You're welcome.

18. “Black is Black” by Los Bravos 

It’s no secret that I’m a fan of songs that have a more reserved, even melancholy feel to them. I know that sounds like a baldfaced lie coming from somebody who just talked about how much he loves “Funkytown” but it really is true. I’ve also always liked the sound of ’50s and ’60s era boy bands, like The Zombies, The Kinks and … there’s one more that I seem to be forgetting.

Not quite...

But there’s something about this song I find undeniably appealing. Maybe it’s the way the song begins, slowly building until the atonal vocals come in, maybe it’s the lyrics, which have a distinctly lonely and longing feel to them. Or maybe I just find it funny that a Spanish beat group would have a lead singer named Michael Volker Kogel.

Not the first time a band's name would hold such a contradiction.

What else can I say? It’s atmospheric, it’s meaningful and its message is poignant. If that, combined with a nice bass groove, isn’t enough to earn it a spot on my list, I don’t know what is.

17. “Stan” by Eminem

I know that it pretty much makes me a colossal stereotype to say that Eminem is my favorite rapper, but it’s true. While he’s fallen off the wagon as of late, and through several miles of the Earth’s crust, (seriously, “Love the Way You Lie” is horrible) his older work is a unique mix of comedy, brashness and observational pondering. In this song, Eminem expertly displays a narrative, broaching topics such as suicide, obsession and the overwhelming price of fame, and does so masterfully.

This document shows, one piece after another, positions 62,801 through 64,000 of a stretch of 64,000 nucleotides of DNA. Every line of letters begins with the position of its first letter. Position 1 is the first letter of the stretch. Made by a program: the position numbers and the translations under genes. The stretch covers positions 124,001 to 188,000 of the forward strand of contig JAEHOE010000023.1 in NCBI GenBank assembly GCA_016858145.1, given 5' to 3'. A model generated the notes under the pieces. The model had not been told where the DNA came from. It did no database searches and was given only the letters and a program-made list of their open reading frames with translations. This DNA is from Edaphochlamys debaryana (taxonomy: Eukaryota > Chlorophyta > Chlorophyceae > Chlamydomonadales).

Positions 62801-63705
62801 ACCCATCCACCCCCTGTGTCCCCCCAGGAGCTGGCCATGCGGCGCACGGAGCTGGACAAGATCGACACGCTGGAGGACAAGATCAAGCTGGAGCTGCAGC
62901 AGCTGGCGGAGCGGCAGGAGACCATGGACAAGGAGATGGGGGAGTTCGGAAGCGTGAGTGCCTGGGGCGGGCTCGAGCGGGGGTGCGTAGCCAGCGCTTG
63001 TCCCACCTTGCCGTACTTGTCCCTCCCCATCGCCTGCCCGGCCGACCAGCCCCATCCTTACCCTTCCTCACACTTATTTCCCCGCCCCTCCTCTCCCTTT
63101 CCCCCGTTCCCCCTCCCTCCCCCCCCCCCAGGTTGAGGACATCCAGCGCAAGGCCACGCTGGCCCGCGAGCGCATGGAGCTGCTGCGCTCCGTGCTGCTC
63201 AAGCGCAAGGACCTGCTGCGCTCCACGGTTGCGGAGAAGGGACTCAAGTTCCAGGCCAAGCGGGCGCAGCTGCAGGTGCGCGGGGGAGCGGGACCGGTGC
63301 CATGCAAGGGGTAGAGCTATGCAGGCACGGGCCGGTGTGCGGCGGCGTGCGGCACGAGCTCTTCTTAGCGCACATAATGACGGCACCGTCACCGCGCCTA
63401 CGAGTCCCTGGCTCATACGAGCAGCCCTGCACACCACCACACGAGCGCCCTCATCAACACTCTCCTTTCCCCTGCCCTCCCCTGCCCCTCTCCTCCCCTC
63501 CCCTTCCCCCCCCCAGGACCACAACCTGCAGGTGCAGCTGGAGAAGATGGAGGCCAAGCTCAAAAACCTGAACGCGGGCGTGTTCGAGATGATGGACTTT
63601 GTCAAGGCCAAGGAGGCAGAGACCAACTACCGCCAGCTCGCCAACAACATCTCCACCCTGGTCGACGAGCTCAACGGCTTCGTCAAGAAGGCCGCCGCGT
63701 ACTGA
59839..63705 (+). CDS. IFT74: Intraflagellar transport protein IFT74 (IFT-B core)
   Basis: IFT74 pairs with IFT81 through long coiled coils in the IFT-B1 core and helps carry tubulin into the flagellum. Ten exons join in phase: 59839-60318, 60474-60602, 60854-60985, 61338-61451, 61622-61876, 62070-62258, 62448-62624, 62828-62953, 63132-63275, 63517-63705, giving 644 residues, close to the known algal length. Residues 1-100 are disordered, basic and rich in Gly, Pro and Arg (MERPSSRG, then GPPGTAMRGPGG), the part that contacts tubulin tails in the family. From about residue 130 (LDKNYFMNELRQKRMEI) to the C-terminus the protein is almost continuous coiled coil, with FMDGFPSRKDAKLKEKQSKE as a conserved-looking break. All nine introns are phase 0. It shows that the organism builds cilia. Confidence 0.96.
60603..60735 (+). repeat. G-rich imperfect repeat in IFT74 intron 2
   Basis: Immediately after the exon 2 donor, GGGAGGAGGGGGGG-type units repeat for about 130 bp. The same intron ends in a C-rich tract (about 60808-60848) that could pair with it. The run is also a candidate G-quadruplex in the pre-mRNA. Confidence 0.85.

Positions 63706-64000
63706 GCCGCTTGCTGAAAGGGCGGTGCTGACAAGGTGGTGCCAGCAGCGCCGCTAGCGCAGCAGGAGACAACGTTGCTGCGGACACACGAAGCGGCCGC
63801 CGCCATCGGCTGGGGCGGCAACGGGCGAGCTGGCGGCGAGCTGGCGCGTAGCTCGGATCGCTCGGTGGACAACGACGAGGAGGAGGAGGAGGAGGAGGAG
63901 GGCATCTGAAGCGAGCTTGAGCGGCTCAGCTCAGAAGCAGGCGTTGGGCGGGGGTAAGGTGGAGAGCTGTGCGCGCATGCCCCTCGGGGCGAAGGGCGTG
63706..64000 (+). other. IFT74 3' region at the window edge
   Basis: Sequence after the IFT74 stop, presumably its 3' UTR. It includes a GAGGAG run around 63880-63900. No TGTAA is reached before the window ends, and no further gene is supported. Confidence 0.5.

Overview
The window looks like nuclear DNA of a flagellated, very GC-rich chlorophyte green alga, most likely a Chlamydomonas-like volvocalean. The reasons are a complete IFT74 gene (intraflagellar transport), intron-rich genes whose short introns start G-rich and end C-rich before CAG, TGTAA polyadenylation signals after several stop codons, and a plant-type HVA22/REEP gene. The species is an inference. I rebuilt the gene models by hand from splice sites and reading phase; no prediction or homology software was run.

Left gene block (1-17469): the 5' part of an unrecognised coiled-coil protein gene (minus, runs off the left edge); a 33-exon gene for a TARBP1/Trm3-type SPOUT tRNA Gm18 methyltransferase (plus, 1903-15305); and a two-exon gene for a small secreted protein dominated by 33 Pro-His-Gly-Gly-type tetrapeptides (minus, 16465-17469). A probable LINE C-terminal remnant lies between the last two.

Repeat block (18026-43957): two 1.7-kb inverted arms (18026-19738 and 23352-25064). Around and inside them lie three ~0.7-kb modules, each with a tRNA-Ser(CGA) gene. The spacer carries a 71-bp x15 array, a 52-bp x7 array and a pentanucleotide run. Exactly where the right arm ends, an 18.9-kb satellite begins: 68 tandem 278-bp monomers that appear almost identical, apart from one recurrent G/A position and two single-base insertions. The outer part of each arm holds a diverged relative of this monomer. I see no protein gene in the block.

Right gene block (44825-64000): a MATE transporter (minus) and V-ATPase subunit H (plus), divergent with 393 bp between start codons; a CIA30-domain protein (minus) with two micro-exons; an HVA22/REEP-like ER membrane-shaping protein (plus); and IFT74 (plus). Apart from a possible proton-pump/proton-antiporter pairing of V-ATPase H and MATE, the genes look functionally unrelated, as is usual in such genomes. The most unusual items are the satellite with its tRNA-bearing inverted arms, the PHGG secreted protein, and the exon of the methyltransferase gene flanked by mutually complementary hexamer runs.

This is also one of the best examples of sampling I’ve ever heard in a rap song. Dido’s “Thank You” provides the perfect complement to the song’s morose vibe, and combined with the steady sounds of a thunderstorm in the background creates an atmosphere that is dark and foreboding, a teaser to the song’e inevitable conclusion.

And hey, any song that could make Elton John agree to collaborate has to be good, right?

This is still one of the most surreal things I have ever seen.

Actually, I probably prefer the version with Elton John to the original, but I disqualified it from inclusion, since it’s a live-only version. But regardless of who joins Eminem throughout this tale of woe, it remains a powerful work. The only reason it’s so low on this list is that it’s one of those songs that I really have to be in the mood to listen to. But when I am, it blows me away. Hmm. What does that say about me, I wonder?

16. “Aerodynamic” by Daft Punk

This song is freaking awesome. There’s no other way to describe it. Daft Punk truly outdid themselves when they crafted this masterpiece.

The solemn opening bells, the rocking synthesized guitar riff, the calming, almost contradictory outro … it’s all awesome.

But, unfortunately, it places this low on the list for one simple reason. It could be better. In fact, it is better already. On Daft Punk’s Alive 2007 CD, there’s a remix with this song and “One More Time.” To be succinct, it blows the original version out of the water, though I couldn’t include the remix since it’s a live version. Maybe I’m being a bit too sonically shallow on this one, but I just can’t place the original any higher when I’ve seen its full potential realized in another song. It’s still awesome and I still love it, but my forbidden remix love will always take precedent

Check back tomorrow for the next installment.